Even on casual mode, however, the bulk of the fourth entry’s difficulty comes from the frequent terrible direction on how to advance the main storyline, which seems to assume players to be familiar with a certain metropolis’s geography, a strong unlikelihood among Westerners. The menus themselves aren’t terribly troublesome, and a save-anywhere feature exists, but although the game tracks story quests and sidequests, this reviewer perhaps spent hours wondering where the hell to go next. Ultimately, interaction definitely leaves room for improvement.

The aforementioned poor direction is a giant mark off the plot, which isn’t terribly memorable, although there are options that affect which ending the player ultimately receives. The translation is more than serviceable, although the localization team was somewhat lazy in terms of demon names, many of which are still in Romanized Japanese. In the end, average story, but decent transition to English.

The soundtrack is mostly good, aside from a few silent areas and others relying on ambience, and the voice acting during cutscenes and demon negotiation are boons.

However, one could describe the fourth installment’s graphical style as inconsistent. Normal exploration utilizes three-dimensional environments with the protagonist having a proportionate character model, although battles are in a first-person perspective with animated demons on the top screen and portraits on the bottom screen representing the protagonist and his three demon confederates. The enemy demons don’t have special animations when attacking or using skills, and demon negotiation causes their representative portrait to fill most of the top screen. Cutscenes mostly utilize static character portraits, with minimal animation. The visuals are by no means bad, but are somewhat lazy at points.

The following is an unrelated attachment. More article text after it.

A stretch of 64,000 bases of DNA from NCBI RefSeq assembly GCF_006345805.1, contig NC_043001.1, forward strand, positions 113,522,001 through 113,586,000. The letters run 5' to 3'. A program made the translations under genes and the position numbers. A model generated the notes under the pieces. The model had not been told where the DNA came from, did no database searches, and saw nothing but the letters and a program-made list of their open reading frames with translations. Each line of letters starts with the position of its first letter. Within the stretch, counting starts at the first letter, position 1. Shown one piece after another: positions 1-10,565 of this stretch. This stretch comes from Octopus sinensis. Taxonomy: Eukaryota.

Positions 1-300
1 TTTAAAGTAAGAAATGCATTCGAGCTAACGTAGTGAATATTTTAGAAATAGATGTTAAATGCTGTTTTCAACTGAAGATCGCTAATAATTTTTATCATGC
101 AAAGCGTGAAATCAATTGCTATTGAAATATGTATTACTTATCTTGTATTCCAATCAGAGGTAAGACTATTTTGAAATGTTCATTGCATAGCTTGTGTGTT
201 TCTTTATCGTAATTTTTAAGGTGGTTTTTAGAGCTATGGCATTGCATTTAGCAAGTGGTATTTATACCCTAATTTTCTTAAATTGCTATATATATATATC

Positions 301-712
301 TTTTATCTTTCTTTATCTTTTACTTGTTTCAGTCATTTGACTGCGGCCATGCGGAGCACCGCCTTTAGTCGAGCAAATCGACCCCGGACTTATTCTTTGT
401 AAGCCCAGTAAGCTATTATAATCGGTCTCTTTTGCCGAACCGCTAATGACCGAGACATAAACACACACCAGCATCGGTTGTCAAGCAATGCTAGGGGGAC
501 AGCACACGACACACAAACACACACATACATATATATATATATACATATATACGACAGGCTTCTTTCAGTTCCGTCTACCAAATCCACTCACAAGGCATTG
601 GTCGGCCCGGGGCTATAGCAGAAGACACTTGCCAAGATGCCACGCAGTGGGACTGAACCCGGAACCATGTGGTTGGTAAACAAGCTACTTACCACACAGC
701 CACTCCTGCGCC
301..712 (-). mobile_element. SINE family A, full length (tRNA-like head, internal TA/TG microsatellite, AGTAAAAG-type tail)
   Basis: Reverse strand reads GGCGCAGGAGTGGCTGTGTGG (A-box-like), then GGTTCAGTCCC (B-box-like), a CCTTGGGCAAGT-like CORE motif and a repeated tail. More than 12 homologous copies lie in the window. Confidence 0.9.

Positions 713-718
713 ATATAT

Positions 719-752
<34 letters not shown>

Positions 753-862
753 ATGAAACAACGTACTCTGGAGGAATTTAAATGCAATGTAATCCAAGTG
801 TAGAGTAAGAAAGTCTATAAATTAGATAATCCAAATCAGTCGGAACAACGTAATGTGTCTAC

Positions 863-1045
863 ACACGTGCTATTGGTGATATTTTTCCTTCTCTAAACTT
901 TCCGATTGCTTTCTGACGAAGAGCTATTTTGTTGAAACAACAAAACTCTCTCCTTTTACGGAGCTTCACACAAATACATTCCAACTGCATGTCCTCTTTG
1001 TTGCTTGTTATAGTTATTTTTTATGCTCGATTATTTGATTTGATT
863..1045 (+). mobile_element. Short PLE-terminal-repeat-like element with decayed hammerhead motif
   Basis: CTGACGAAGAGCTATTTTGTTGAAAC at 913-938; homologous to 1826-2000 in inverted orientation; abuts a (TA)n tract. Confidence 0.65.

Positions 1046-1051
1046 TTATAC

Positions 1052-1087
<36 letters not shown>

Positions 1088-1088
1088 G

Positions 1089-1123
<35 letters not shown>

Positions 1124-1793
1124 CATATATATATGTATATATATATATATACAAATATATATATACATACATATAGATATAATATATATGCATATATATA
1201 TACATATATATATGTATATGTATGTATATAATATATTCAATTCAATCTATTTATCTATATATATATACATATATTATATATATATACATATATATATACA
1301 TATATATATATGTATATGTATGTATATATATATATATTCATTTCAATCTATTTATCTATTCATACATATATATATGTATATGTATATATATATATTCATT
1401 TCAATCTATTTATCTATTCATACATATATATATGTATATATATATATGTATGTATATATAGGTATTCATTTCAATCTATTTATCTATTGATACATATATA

Finally, overall playing time hovers around the two-day mark, with a New Game Plus and countless sidequests accounting for plenty lasting appeal.

In conclusion, Shin Megami Tensei IV is for the most part a solid addition to the main numbered series that hits many of the right notes, particularly regarding its enjoyable battle system with endless demon variety, its multiple narrative endings, its good soundtrack and voicework, polished character and enemy designs, and plentiful lasting appeal, although there are issues the development team could have resolved, particularly the fickleness of foes during negotiation, the awful direction on how to advance the chief storyline, and inconsistent visual quality. Even so, this reviewer would recommend the game to newcomers, and is hyped for its forthcoming direct sequel Apocalypse.

The Good:
+Fun battle system with endless variety.
+Story has multiple endings.
+Good soundtrack.
+Great voicework.
+Nice character and enemy designs.
+Plenty lasting appeal.

The Bad:
-Enemies can be fickle during negotiation.
-Terrible direction at many times how to advance.
-Consequential unfocused plot.
-Inconsistent visual quality.

The Bottom Line:
One of the better Megami Tensei titles.

Score Breakdown:
Platform: Nintendo 3DS
Game Mechanics: 8/10
Controls: 6/10
Story: 5/10
Localization: 8/10
Music/Sound: 8/10
Graphics: 7/10
Lasting Appeal: 9/10
Difficulty: Adjustable
Playing Time: ~2 Days

Overall: 7.5/10